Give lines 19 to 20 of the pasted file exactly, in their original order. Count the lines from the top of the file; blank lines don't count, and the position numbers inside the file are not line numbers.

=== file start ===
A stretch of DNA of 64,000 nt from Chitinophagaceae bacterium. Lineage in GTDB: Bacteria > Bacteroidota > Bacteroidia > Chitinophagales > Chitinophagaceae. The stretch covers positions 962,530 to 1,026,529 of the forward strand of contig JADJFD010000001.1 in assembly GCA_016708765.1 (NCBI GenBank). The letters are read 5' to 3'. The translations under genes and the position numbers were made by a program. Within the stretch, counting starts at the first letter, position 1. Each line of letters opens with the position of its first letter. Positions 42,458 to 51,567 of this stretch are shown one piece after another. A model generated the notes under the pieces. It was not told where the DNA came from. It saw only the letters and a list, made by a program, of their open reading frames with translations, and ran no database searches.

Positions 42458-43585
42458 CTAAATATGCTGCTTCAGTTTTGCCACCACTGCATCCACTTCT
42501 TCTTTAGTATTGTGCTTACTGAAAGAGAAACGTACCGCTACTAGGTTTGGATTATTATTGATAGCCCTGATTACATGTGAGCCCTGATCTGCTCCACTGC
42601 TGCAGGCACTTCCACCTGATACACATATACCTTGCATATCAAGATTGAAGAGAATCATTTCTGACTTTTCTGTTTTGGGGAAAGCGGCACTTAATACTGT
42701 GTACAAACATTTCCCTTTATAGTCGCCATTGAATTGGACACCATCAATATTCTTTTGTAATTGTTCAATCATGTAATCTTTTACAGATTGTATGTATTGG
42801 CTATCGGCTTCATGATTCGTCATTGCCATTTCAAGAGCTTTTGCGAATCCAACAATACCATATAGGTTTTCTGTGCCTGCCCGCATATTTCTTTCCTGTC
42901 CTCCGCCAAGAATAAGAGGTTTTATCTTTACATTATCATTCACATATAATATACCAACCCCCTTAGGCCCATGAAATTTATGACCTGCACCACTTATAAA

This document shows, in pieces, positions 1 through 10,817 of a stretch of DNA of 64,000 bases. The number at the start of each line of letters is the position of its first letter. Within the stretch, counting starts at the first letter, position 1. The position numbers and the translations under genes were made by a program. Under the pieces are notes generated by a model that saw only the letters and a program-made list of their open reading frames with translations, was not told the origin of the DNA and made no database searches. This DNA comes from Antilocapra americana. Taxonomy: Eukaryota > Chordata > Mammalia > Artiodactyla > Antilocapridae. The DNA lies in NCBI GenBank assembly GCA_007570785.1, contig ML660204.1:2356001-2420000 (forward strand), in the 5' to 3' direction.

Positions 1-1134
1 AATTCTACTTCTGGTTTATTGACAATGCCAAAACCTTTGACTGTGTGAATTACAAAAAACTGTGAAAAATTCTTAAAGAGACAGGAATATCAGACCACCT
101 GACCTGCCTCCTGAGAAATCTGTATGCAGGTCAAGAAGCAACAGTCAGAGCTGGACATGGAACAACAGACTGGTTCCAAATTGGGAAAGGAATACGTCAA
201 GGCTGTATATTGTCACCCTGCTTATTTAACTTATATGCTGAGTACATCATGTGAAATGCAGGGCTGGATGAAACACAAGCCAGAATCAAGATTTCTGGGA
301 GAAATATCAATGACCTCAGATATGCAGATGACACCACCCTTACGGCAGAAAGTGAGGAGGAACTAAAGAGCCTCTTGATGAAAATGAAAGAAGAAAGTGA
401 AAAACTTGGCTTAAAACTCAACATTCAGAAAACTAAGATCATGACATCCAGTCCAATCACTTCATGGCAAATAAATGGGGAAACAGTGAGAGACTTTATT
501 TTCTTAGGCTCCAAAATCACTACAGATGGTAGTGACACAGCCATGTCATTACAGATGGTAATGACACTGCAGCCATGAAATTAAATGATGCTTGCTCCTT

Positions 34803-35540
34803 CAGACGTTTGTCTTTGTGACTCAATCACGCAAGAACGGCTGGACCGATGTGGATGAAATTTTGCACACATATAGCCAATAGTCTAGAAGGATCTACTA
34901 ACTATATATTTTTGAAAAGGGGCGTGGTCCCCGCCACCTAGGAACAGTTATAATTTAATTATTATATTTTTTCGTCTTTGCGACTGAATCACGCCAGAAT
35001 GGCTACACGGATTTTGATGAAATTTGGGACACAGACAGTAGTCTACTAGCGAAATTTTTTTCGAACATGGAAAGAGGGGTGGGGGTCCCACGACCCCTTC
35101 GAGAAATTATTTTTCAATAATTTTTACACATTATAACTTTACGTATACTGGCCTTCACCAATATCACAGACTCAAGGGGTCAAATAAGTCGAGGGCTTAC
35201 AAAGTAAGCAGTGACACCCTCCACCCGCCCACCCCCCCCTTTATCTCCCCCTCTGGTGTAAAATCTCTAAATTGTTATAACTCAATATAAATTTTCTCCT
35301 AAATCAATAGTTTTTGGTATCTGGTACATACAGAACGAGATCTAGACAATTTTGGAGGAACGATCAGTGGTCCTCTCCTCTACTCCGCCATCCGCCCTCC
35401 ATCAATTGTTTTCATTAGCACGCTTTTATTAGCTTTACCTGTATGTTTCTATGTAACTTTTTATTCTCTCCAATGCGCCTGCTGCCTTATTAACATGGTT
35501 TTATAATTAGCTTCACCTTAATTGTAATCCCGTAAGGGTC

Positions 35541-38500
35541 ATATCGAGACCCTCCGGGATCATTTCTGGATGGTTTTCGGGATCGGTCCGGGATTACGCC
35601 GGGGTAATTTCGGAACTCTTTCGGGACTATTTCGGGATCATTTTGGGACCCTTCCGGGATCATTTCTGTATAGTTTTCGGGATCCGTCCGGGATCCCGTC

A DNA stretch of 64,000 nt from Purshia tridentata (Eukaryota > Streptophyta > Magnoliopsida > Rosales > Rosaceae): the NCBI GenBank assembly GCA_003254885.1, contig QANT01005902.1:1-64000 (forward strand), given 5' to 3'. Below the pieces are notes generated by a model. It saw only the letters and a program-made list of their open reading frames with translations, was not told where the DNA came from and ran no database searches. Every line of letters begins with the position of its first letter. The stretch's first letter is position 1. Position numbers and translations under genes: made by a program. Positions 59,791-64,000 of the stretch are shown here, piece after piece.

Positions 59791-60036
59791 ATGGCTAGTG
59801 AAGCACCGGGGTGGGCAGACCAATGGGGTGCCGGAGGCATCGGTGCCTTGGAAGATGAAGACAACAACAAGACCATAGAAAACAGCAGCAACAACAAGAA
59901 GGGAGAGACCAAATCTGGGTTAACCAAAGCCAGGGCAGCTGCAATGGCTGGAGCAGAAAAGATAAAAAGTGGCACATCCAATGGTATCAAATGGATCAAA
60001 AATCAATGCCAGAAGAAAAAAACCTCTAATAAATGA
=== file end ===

34901 ACTATATATTTTTGAAAAGGGGCGTGGTCCCCGCCACCTAGGAACAGTTATAATTTAATTATTATATTTTTTCGTCTTTGCGACTGAATCACGCCAGAAT
35001 GGCTACACGGATTTTGATGAAATTTGGGACACAGACAGTAGTCTACTAGCGAAATTTTTTTCGAACATGGAAAGAGGGGTGGGGGTCCCACGACCCCTTC